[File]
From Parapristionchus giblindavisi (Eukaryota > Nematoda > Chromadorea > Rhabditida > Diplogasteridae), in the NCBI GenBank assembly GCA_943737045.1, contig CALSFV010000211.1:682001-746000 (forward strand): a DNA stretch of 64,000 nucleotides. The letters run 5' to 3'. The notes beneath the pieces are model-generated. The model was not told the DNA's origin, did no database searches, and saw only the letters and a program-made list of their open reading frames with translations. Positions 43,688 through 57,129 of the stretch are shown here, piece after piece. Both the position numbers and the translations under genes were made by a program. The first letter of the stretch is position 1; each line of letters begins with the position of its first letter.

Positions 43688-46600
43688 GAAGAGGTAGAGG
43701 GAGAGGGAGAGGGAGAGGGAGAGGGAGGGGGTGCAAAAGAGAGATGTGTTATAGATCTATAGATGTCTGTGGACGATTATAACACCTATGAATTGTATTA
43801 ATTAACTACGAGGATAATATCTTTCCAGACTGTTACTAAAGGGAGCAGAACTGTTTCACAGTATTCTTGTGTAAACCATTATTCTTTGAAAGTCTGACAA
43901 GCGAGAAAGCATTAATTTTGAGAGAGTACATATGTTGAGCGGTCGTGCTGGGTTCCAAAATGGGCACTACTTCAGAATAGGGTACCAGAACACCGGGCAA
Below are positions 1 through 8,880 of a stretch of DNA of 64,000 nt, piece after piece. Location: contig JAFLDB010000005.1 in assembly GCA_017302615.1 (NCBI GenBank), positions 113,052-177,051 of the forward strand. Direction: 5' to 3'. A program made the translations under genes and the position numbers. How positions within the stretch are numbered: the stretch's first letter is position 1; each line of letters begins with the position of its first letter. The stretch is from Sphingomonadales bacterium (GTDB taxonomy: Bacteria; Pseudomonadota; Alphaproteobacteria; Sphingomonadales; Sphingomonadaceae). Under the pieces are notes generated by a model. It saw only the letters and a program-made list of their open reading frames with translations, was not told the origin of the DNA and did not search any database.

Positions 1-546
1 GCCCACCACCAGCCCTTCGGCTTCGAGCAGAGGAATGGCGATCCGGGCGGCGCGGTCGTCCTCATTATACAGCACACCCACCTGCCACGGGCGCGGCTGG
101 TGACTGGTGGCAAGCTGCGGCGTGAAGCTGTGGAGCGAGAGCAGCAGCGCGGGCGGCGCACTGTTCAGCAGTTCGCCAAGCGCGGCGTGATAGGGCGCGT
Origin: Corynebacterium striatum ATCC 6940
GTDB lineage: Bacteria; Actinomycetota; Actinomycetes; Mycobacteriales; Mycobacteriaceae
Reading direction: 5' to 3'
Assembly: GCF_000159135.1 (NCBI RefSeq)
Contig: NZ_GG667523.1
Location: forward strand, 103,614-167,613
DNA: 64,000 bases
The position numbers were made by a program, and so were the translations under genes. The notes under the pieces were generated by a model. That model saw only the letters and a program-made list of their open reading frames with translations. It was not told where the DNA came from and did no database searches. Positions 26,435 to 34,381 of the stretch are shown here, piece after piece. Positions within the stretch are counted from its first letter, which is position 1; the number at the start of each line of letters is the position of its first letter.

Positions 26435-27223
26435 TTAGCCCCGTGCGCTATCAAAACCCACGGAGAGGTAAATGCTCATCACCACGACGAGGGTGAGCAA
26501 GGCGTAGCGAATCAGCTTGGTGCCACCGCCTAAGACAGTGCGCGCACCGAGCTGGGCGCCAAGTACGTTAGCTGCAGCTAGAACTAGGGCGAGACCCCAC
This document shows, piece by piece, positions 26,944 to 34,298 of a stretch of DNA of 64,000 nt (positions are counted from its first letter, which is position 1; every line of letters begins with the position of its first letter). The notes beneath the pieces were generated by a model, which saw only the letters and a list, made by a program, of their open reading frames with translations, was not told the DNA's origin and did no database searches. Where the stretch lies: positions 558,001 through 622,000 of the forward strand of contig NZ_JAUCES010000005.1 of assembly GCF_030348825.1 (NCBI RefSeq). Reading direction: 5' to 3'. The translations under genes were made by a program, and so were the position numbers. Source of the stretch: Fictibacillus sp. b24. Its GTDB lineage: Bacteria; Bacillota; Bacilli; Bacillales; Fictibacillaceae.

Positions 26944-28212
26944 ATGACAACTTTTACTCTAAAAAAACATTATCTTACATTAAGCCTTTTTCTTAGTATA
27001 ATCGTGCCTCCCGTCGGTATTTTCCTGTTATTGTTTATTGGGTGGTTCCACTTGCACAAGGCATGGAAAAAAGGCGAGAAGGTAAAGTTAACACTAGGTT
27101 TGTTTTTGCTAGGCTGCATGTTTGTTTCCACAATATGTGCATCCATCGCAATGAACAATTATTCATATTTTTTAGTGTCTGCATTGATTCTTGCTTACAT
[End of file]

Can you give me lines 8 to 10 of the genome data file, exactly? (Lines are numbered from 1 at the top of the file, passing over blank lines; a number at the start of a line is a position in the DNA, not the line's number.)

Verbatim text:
Positions 1-546
1 GCCCACCACCAGCCCTTCGGCTTCGAGCAGAGGAATGGCGATCCGGGCGGCGCGGTCGTCCTCATTATACAGCACACCCACCTGCCACGGGCGCGGCTGG
101 TGACTGGTGGCAAGCTGCGGCGTGAAGCTGTGGAGCGAGAGCAGCAGCGCGGGCGGCGCACTGTTCAGCAGTTCGCCAAGCGCGGCGTGATAGGGCGCGT